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Before 1898, students at the Kansas State Agricultural College (now Kansas State University) had to purchase their textbooks downtown, which, in the age before the automobile, was inconvenient due to distance and often, mud-soaked roads. The college decided to build a student bookstore and dining facility closer to campus, but it was shut down in June 1899 after a political upheaval in the college's Board of Regents. That September, a group of students started the Student Co-Operative Association, and bought the bookstore.
That bookstore would serve as the cornerstone for a developing shopping district that catered specifically to college students. What was once a sparsely populated collection of houses was fast becoming a shopping center with restaurants, bars, and shops. Over time, the area would come to be called Aggieville, after the school's mascot, the Kansas State Agricultural College Aggies. Even when the school's mascot was changed to the Kansas State Wildcats, the name Aggieville stuck.
After World War I, Aggieville experienced enormous growth. Trolley lines were built, and later paved over during the car boom of the 1940s. In the 1950s, bars and restaurants began to develop and over the next 30 years, Aggieville would become known as an entertainment and dining district.
With the passing of the National Minimum Drinking Age Act of 1984, Aggieville saw a slight dip in business at its bars and saw more shops and restaurants move in. However, with the hiring of Jon Wefald as Kansas State University's new president in 1986, enrollment at the college nearly doubled over the next 20 years and with the increased student population, Aggieville saw a new boom in all types of businesses: shops, bars and eateries.
Aggieville was home to riots in 1984 and 1986, some of the earliest collegiate sports riots in the United States. In 1998, Aggieville played host to a massive celebration after the team's first defeat of Nebraska since 1969, which included the tearing down of the goal posts and dragging them, en masse, to the rooftop of Rusty's Last Chance.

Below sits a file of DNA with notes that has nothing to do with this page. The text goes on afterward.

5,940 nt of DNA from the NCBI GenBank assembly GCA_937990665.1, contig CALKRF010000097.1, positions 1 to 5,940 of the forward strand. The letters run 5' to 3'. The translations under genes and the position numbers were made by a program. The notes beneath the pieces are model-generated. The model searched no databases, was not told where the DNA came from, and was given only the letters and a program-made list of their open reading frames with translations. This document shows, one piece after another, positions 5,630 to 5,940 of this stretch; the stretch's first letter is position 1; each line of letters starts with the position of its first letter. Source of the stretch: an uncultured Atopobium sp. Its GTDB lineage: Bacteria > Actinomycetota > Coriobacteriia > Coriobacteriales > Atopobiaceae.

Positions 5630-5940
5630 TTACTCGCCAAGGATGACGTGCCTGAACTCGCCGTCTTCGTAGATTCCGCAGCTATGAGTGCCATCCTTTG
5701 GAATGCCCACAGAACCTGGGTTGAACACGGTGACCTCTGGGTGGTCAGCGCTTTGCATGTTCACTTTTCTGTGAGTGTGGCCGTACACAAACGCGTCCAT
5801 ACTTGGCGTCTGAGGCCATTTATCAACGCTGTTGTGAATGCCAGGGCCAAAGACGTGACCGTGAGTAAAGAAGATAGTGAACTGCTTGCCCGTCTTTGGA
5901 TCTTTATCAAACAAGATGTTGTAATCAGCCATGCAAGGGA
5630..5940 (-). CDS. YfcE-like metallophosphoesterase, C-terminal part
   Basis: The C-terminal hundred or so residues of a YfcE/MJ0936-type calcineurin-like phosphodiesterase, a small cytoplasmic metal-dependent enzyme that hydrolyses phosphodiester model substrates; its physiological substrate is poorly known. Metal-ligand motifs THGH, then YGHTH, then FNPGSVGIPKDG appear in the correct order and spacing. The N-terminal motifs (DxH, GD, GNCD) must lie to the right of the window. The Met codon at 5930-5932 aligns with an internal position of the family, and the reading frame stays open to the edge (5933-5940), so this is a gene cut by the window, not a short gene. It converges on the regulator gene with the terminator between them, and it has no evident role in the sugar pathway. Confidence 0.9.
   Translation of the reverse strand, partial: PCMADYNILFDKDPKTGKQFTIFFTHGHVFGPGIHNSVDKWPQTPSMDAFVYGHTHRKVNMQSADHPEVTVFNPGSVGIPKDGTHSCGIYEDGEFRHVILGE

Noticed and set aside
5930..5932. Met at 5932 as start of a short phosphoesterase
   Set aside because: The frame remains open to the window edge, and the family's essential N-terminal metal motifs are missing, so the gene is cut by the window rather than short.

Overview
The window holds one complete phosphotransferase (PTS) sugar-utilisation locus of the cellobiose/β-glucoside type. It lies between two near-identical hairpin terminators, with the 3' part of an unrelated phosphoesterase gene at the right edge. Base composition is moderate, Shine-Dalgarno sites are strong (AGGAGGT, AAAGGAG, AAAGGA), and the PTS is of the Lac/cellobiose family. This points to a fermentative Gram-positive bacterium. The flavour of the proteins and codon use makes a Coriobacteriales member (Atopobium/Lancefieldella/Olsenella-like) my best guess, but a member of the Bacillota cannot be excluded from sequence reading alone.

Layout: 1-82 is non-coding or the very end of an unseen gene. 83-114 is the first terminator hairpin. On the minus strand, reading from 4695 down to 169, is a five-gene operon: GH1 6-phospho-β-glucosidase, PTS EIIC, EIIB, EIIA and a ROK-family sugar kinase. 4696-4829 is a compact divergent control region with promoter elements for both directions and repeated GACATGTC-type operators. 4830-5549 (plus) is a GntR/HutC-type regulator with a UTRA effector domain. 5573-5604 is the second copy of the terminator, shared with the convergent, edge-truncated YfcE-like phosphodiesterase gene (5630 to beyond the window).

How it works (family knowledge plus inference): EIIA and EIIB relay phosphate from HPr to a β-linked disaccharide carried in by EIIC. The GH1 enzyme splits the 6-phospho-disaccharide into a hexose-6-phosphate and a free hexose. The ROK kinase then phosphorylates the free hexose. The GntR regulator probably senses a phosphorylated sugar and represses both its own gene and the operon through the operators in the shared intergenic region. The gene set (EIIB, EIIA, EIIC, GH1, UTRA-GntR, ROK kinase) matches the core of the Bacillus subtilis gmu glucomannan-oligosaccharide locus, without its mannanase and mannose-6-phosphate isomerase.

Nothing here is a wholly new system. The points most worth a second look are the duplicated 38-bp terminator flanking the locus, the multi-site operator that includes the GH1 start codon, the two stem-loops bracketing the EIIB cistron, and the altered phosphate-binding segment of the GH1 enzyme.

Aggieville also plays host yearly to the "Little Apple New Year's Eve" celebration, where people fill the streets to welcome the new year. At midnight, a brightly lit apple is dropped from the Varney's Bookstore marquee. The celebration brought an estimated 10,000 people to Aggieville on December 31, 2005, and was featured live on Fox News. A week before each Spring Break, Aggieville plays host to its annual "St. Patrick's Day in the Ville" celebration. This event is known as "Fake Patty's Day" by locals because it actually takes place a week or so before the real St. Patrick's Day. The Parade and Road race take place on the traditional Saturday St. Patrick's Day.
Recently[when?], the "Fake Patty's Day" celebration has attracted increasing debate following the community's disapproval resulting from the prevalence of criminal offenses associated with the event, such as underage drinking, assaults and batteries, public urination, noise complaints, driving under the influence, littering, amongst other resulting nuisances. The Manhattan City Council has been presented with a number of proposed city ordinances aimed at controlling the event but none have passed due to public debate, objections from the local tavern owners, and legal questions associated with such action.
A large part of the unique flavor of the Aggieville scene stems from the multitude of locally owned and operated bars, eateries and shops located in the district, with over one hundred total businesses.
Shops and offices
Aggieville contains a diverse menagerie of shops and businesses which are nearly all aimed at the college-age demographic. Since Aggieville's first shop, a laundromat, opened in 1898, local businesses have catered to students at the nearby university.